Windermere is situated within
the Lake District National Park and is the largest natural lake in
It has been one of the country’s most popular places
for holidays and summer homes since 1847, when the Kendal and Windermere
Railway built a branch line to it.
There are two towns on the lake, Ambleside and
Bowness-on-Windermere with the town of Windermere and its railway
station about a fifteen-minute walk from the lakefront.
The lake contains 18 islands, the largest being the
privately owned Belle Isle (40 acres (16 ha)) lying opposite Bowness and
around a kilometre in length.
Passenger boat services serve the length of the lake,
from Lakeside railway station, on the Lakeside and Haverthwaite heritage
steam railway at the southern end of the lake, to Waterhead Bay near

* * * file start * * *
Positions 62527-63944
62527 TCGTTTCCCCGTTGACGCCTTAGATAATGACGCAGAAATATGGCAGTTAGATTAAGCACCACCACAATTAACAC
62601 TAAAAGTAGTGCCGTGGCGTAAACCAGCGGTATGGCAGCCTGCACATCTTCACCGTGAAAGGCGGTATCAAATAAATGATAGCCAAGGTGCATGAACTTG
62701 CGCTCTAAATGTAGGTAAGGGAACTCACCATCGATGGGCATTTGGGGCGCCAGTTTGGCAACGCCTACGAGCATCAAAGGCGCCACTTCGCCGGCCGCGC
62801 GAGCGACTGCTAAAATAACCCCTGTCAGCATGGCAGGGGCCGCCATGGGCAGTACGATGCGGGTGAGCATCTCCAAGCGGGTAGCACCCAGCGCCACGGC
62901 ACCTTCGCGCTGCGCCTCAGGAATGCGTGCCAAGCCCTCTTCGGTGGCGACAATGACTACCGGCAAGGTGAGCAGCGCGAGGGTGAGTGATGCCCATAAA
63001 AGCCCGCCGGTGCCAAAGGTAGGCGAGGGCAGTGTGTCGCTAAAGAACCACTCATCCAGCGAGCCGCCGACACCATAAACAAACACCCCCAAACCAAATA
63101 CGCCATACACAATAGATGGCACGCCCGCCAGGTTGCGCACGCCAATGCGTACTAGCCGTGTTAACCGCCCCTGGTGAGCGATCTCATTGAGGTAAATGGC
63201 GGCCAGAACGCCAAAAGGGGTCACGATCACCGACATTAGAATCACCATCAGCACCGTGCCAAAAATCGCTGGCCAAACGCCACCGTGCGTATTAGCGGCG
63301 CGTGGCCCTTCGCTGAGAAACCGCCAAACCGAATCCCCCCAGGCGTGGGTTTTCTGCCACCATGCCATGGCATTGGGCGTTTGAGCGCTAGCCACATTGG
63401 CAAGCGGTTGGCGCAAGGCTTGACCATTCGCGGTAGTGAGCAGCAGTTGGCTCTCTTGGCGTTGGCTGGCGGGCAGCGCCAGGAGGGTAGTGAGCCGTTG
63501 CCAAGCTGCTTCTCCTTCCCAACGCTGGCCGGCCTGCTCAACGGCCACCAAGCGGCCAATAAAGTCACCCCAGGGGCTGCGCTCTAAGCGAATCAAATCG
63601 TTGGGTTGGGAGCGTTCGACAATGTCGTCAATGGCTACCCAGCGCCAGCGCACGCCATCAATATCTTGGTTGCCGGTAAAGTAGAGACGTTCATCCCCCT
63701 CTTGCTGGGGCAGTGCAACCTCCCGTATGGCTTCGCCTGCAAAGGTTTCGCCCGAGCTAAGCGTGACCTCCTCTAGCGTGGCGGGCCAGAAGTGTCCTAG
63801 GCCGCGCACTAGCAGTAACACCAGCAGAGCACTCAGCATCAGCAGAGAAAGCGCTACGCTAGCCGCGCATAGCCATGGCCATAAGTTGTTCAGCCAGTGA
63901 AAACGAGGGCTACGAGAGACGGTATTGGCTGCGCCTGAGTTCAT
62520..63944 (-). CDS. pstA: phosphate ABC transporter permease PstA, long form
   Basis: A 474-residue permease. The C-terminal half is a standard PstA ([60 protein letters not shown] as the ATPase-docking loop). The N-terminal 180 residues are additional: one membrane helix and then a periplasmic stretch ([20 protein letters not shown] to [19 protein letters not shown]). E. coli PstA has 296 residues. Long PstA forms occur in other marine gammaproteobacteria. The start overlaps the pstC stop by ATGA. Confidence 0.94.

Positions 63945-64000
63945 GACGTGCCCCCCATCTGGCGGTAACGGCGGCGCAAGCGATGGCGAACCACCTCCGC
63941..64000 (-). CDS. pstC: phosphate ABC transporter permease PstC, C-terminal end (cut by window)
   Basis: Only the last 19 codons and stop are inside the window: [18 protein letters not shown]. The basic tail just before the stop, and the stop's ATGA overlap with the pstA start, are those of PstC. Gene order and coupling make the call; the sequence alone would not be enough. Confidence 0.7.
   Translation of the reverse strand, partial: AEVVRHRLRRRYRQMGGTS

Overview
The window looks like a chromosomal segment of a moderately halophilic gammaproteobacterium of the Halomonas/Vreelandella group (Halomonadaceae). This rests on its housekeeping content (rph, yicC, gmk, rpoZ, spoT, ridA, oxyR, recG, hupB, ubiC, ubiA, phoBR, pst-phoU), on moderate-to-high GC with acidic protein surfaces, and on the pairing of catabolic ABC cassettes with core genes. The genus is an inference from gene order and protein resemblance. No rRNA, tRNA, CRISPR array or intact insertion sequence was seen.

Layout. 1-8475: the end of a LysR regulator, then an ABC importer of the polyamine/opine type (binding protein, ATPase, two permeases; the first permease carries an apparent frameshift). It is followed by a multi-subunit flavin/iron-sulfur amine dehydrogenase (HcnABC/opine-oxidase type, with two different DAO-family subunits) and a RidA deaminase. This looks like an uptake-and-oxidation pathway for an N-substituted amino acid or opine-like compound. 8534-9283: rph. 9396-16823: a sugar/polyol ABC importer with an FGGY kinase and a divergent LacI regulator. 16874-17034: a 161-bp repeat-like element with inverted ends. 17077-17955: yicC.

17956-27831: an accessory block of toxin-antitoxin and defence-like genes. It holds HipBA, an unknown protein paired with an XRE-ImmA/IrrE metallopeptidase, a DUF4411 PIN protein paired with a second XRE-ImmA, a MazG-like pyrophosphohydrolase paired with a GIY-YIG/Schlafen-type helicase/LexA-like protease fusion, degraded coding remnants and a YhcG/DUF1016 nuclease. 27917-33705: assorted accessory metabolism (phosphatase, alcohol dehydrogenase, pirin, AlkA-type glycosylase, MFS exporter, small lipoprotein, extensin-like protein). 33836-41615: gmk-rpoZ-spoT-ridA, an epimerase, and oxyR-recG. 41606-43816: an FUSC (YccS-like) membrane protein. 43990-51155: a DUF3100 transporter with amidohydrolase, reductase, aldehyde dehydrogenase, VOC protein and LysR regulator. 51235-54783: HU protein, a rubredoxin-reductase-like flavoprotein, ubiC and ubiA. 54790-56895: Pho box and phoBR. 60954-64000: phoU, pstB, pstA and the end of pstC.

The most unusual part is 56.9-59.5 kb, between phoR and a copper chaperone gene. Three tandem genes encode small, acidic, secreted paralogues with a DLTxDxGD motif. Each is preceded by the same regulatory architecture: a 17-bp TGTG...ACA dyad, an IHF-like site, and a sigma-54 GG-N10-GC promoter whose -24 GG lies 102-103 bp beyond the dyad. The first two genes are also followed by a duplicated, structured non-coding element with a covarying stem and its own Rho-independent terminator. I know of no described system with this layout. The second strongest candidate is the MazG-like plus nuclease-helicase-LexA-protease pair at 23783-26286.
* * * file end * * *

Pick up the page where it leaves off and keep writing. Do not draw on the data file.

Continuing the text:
Ambleside in the north. Intermediate stops are made at Bowness and, by
smaller launches only, at Brockholes.
Three of the old railway boats are operated by
Windermere Lake Cruises Ltd, along with a fleet of smaller and more
modern launches. Although often described as steamers, the former
railway boats are all in fact motor vessels, and are the MV Tern of
1891, the MV Teal of 1936, and the MV Swan of 1938.
The Windermere Ferry, a vehicle carrying cable ferry,
runs across the lake from Ferry Nab on the eastern side of the lake to
Far Sawrey on the western side of the lake.
Windermere Jetty - Museum of
Boats, Steam and Stories, is located in Bowness on
Rayrigg Road, and includes a collection of vintage steam boats dating
back to 1896.